TOKYO, July 22- Japan and Mongolia reached a basic agreement on a bilateral free trade deal on Tuesday, the Japanese government said, as Prime Minister Shinzo Abe expands Japan's economic and security ties with countries in the region.» Read More
The United States and China both need to fend off a troubling rise in economic nationalism in order to keep their economies strong, U.S. Commerce Secretary Carlos Gutierrez said on Thursday.
New Zealand posted a surprise trade deficit in March, driven by lower dairy exports and higher oil imports, suggesting slower economic growth in the first quarter and sending the currency lower.
CNBC's "Squawk Box" hosted a meeting of the minds this morning: Past Nobel Prize winners shared their insight on the future of the markets.
Some notable quotes from last night's Kudlow & Company: "[If Obama is the Democratic nominee] this is going to be -- ideologically -- the greatest distinction that we’ve had in candidates since the 1980 election when Jimmy Carter ran against Reagan." And much more...
Asian governments should avoid export bans to address the rising price of food and instead help the poor with fiscal measures to alleviate the impact, the Asian Development Bank (ADB) said on Tuesday.
South Korea agreed on Friday to open its market to U.S. beef, boosting prospects for a sweeping trade deal, ahead of a Camp David summit between leaders of the two allies later in the day.
CME Group, the world's largest derivatives exchange, Monday forged a definitive agreement to buy energy and precious metals mart NYMEX for about $9.4 billion.
China reported a big drop in its trade surplus on Monday as imports surged and exports sagged, but economists were wary of reading too much into the data because of distortions from the timing of the Lunar New Year.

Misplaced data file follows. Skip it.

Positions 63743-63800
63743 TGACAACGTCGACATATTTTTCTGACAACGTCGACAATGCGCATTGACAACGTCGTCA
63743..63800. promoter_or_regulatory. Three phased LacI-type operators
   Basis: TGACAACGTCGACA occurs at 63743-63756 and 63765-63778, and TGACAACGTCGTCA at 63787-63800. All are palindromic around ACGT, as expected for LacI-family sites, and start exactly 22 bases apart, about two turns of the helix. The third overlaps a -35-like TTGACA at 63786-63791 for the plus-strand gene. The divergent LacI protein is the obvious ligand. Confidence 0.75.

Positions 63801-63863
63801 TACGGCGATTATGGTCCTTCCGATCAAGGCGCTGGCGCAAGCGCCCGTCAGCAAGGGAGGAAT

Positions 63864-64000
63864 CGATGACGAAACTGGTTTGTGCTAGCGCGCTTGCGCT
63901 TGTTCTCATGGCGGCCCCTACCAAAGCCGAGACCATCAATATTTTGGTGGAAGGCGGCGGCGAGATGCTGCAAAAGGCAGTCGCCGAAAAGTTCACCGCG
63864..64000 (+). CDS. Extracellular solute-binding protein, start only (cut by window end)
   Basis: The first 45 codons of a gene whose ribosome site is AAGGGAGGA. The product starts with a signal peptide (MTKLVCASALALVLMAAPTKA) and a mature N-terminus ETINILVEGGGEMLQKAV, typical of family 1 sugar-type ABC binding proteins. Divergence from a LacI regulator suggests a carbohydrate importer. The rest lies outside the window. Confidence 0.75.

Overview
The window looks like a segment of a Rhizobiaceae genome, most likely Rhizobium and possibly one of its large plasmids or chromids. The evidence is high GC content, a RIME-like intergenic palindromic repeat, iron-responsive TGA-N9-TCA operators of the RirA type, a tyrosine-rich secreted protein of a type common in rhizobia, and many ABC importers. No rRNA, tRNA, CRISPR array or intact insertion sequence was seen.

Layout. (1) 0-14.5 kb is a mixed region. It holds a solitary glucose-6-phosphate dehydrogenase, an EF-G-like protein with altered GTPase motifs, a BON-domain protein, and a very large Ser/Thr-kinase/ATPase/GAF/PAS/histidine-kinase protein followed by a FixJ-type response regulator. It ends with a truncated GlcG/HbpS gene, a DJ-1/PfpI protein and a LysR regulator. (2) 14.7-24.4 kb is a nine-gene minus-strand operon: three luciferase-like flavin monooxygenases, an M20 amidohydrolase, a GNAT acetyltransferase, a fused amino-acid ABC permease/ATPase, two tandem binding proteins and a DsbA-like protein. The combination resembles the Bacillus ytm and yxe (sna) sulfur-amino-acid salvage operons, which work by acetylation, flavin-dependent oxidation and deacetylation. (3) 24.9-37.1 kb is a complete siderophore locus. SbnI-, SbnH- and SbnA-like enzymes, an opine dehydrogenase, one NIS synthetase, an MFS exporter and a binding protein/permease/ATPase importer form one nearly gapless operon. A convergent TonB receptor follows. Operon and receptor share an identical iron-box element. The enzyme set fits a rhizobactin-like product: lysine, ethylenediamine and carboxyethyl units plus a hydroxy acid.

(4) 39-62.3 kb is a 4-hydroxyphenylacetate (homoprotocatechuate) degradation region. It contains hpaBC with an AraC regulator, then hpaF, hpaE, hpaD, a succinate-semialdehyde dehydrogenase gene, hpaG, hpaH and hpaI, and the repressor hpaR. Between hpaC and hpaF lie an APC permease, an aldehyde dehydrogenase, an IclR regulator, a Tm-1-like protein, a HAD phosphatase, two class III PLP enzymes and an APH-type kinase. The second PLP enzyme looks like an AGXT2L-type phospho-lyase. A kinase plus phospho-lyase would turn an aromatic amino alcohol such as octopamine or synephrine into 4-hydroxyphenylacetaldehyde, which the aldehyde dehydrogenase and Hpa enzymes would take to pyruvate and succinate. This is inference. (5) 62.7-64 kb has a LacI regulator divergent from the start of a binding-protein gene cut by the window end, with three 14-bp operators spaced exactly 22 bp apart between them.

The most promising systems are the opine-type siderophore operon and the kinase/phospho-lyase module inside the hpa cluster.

South Korea's central bank held interest rates steady for a seventh consecutive month on Friday, as widely expected, but economists said rates have probably peaked and may head down from as early as next month.
South Korean February exports rose more than expected over a year before, while the trade deficit shrank sharply from January, alleviating worries a slowing global economy is denting demand for the country's products.
One of the great, unchallenged, political assertions out there right now is that NAFTA costs American jobs. Hill-Bama busied themselves with this protectionist canard during their debate last night. It happens to be nonsense.
The impact of the turmoil in the international financial markets on Romania is likely to be limited, as the country enjoys robust economic growth and private lending is still at low levels, Economy and Finance Minister Varujan Vosganian told CNBC.com on Thursday.
China will surpass Germany as the world's biggest exporter of goods this year, German Economy Minister Michael Glos said on Monday.
The euro zone swung into a trade deficit in December as the euro remained strong, with exports flat and imports growing fast, the European Union's statistics office said on Friday.
South Korean exports in January grew more than expected despite a slowing U.S. economy but firmer oil prices pumped the trade deficit up to the biggest in 11 years, data showed on Friday, dealing a blow to the won.
Exports to the United States have fallen and sentiment among Japanese manufacturers has hit a two-year low, clouding the outlook for Japan's export-reliant economy amid financial market mayhem that has prompted talk of a cut in interest rates.
China's economy grew 11.4% in 2007, the fastest pace in 13 years, but slowed in the final months of the year as global demand weakened and measures to curb inflation and bank lending started to bite.
China overtook the United States as Japan's biggest export destination in 2007 for the first time in modern history, a symbolic move that has softened the impact of a deepening U.S. slowdown on the Japanese economy.
While a panel discusses the interdependence of world economies and a lesser reliance on the U.S. consumer to drive growth, the financial and investing gurus in the hall watch stocks tumble on the prospect of a U.S. recession.
British Prime Minister Gordon Brown arrived in a snowy Beijing on Friday on a short trip to boost trade with the world's fastest-growing major economy and to discuss human rights and democracy.